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Alvin Community College
Thomas Schuenemann
News Release
Wednesday, January 12, 2011

First ACC dual degree grad earns bachelor’s at Texas A&M

When Alvin Independent School District and Alvin Community College administrators developed the dual degree program several years ago, their desire was to give determined students a tool to excel and get a head start on their goals.

On Dec. 17, Thomas Schuenemann, who was the first to graduate through the program with an associate degree a month before graduating from Alvin High School in 2008, showed them exactly what determination and the opportunity could accomplish.

He earned a Bachelor of Science degree in geology from Texas A&M University at Kingsville with a 4.0 GPA – at the age of 20. He also earned his GIS (geographic information systems) certification in May.

“I feel honored to have watched Thomas achieve this goal and look forward to whatever successes he is sure to experience in the future,” said Tina Martin, an ACC academic advisor based at AHS who assisted Schuenemann with his dual degree plan. “He also did a fine job of exhibiting a balance between academics and involvement in other university activities.”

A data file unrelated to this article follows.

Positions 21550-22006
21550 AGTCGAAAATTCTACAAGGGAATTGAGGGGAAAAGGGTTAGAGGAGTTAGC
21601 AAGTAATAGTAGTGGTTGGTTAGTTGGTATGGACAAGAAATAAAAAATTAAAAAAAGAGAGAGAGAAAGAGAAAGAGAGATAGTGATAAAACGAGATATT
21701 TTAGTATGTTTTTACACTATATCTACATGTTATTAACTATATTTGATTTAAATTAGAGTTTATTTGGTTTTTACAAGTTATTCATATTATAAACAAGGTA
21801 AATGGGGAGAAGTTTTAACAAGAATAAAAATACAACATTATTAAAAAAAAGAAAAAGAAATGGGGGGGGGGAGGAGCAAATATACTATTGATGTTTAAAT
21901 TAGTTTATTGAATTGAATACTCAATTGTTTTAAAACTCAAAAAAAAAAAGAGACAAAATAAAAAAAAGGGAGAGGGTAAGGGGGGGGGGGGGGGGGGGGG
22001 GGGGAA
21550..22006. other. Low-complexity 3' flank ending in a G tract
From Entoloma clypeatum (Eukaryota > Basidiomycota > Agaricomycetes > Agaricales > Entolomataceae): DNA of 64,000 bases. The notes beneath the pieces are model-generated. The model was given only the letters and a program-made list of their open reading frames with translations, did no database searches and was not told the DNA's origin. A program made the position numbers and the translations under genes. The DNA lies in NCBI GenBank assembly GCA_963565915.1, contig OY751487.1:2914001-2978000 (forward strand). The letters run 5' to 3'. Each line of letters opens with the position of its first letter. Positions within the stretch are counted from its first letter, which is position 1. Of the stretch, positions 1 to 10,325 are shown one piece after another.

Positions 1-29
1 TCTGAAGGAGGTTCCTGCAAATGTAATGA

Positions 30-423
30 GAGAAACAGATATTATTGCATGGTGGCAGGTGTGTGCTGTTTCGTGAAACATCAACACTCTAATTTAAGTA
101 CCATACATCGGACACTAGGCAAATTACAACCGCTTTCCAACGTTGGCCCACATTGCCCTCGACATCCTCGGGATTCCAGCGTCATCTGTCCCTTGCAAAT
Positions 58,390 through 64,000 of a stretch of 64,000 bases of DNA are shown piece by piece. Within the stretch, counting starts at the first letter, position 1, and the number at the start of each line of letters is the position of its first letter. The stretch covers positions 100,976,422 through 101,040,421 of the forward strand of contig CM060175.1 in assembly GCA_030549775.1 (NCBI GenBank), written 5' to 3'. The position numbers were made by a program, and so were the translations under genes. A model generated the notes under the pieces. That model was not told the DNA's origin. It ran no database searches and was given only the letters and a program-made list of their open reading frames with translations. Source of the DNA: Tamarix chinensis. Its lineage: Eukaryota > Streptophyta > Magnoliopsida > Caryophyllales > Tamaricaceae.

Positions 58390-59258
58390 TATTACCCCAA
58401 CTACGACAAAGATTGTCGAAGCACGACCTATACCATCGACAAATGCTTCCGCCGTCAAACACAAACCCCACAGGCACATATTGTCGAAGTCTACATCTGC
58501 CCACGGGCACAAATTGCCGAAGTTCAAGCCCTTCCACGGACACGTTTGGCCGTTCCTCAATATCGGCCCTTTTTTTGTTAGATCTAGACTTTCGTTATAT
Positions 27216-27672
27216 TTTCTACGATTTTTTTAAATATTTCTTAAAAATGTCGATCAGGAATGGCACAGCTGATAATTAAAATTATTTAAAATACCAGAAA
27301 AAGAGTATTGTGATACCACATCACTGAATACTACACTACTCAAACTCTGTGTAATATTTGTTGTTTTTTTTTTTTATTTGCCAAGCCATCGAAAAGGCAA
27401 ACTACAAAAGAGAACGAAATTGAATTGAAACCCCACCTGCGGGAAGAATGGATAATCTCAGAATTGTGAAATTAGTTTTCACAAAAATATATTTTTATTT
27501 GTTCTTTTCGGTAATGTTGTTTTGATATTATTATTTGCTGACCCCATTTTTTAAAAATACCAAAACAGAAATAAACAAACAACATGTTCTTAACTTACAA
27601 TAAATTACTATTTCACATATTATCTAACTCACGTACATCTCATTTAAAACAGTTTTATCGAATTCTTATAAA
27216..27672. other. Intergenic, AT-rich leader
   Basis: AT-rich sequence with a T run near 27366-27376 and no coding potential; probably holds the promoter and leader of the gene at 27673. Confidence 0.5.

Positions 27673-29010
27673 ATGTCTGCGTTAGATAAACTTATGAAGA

While at A&M, Schuenemann worked for the City of Kingsville field mapping and as a teacher’s assistant for a freshmen meteorology lab for the university.

Although the dual degree program is designed to spread out two years of college and dual credit courses throughout the entire four years of high school, Schuenemann was going into the 10th grade when the program became available and was set on being the first to complete it. The effort put him two years ahead of his peers at the university.

“A lot of people who I went to school with (at A&M) said they wish they could have done it, but didn’t have the opportunity,” he said.

Schuenemann’s drive and the dual degree program didn’t just help him reach his career goals more quickly, however. It helped his family save a lot of money.

In addition to saving thousands of dollars by taking courses at ACC through the program (tuition is much lower and many courses are also tuition-free) and receiving scholarships before transferring, his academics earned him approximately 10 additional scholarships totaling about $10,000 while at A&M.

“He had almost 90 percent of his education paid for through grants and scholarships,” Schuenemann’s mother, Becky, stated.

According to Becky, her son has exhibited the need to challenge himself since he was young.

“Education has always been extremely important to him,” she said. “He always has had big plans for the future and wanted to go far in life and he knew he needed a college education to do so.”

“I always felt like I wanted to be successful and independent,” Shuenemann expressed. “It seems like when you get out of high school, it’s all up to you and there’s no one out there pushing, so I learned to push myself.”

Just before graduation, he accepted a position as a field clerk at Global Geophysical Services in Missouri City.

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